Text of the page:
Together with Miklos Rozsa at Indiana University in Bloomington, Indiana, circa 1977, for a film conference…a wondrous event (also featuring George Pal) in which I spent eleven sublime hours in the intimate company and shadow of this giant 3-time Oscar winning musical genius. It just doesn’t get any better than that. One of the greatest experiences, and most unforgettable honors of my nearly seventy-four years on this all too mortal plain. 

Vertlieb and Rosza in 1977.

Honoring Miklos Rozsa’s 100th birthday on April 18th, 2007, here is a special birthday proclamation issued by The Hungarian Ambassador To The United States. I’d been invited to a special commemoration of the composer’s life at the Hungarian Embassy in Washington, DC by the ambassador, and was delighted to have met Juliet Rozsa for the first time after years of correspondence.

I carried this precious document with me to the nine-day Miklos Rozsa Film Festival which I’d programmed at Christmas of that year, and was privileged to read its contents to an audience of seven hundred enthusiastic film fans gathered together at The Castro Theater in San Francisco, California.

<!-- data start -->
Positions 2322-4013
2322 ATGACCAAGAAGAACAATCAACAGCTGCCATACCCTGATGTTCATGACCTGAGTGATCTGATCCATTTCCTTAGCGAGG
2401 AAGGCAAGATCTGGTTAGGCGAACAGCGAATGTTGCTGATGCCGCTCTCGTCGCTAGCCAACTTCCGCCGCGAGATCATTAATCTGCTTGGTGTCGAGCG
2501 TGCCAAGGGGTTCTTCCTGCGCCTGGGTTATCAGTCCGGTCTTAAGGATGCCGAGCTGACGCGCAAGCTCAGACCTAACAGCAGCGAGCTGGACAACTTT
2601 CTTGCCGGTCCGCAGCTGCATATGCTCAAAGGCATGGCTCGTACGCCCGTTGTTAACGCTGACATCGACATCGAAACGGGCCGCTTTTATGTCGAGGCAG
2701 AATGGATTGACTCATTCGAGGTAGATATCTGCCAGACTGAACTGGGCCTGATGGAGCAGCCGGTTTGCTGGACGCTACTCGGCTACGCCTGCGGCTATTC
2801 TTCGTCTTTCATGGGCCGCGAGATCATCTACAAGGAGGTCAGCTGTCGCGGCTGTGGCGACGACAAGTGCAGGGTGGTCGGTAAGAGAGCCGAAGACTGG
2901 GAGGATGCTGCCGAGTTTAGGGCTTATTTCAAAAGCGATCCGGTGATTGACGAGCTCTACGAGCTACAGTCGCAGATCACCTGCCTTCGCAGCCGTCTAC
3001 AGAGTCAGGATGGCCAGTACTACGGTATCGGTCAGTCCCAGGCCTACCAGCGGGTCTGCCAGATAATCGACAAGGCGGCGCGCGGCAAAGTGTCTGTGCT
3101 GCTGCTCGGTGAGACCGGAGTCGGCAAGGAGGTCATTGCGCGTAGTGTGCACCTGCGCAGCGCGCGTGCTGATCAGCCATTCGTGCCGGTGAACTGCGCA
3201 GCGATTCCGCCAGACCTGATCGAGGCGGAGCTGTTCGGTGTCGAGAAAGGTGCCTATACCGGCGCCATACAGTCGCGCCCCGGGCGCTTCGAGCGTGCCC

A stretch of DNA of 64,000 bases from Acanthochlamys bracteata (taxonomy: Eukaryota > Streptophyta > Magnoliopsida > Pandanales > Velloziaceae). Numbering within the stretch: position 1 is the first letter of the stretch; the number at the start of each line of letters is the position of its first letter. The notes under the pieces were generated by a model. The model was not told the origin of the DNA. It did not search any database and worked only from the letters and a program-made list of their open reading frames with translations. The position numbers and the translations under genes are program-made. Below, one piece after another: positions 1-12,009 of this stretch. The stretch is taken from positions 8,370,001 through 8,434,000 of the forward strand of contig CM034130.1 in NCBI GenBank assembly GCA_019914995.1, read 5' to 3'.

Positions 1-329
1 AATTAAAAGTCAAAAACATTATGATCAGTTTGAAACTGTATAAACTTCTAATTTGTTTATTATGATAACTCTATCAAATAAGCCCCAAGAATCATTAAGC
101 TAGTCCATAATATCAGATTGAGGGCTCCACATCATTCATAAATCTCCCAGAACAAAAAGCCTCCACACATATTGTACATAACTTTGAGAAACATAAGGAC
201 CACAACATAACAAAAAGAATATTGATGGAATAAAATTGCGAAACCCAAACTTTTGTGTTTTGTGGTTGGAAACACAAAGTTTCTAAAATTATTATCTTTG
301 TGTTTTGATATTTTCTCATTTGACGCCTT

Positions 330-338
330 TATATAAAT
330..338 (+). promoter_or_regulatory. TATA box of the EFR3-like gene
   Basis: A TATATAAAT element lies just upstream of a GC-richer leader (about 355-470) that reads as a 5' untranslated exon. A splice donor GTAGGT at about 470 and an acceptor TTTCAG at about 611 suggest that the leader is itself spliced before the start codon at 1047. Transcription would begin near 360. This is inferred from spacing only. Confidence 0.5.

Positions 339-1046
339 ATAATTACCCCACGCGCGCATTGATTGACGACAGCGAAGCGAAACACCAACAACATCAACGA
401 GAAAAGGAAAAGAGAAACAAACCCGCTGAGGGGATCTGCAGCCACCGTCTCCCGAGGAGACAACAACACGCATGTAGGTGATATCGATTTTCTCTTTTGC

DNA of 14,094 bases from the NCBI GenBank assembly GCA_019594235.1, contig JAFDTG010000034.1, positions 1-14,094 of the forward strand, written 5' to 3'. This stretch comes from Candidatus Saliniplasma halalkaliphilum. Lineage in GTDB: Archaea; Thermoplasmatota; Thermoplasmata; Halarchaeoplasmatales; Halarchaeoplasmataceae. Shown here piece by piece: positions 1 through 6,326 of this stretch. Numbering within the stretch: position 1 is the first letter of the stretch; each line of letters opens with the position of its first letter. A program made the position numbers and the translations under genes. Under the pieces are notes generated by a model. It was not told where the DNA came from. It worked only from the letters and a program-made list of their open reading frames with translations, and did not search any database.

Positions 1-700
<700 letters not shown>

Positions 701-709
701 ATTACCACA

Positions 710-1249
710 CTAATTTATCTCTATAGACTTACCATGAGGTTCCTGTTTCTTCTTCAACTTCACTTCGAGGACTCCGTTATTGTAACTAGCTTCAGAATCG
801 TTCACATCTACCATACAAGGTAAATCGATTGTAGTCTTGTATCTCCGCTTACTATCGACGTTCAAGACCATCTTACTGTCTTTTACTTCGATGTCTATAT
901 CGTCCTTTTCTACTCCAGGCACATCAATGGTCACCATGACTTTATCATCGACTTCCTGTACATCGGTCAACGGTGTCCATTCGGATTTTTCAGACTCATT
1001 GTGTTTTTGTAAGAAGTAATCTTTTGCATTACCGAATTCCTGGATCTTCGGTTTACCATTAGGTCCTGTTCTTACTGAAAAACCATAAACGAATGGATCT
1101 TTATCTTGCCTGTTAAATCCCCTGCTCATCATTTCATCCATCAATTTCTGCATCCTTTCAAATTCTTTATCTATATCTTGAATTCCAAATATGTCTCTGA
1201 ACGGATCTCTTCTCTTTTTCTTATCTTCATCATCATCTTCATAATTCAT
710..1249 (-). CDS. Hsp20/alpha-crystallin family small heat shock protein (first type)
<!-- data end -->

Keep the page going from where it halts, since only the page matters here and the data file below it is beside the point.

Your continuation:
I lovingly presented the official proclamation to Juliet Rozsa, the three time Oscar winning composer’s daughter on stage, prior to a live thirty-minute interview with her, in which we shared remembrances of her father’s life and career, followed by a spectacular presentation of William Wyler’s Ben Hur on the giant Castro screen.

After the screen presentation, we were invited by the ambassador to a sumptuous private supper at the embassy residence.

In 2007 I was asked by the folks who ran the venerable Castro Theater in San Francisco to put together a Miklos Rozsa film festival for their historic venue. I chose seventeen films to reflect a variety of moods expressed on screen by the wondrously gifted composer.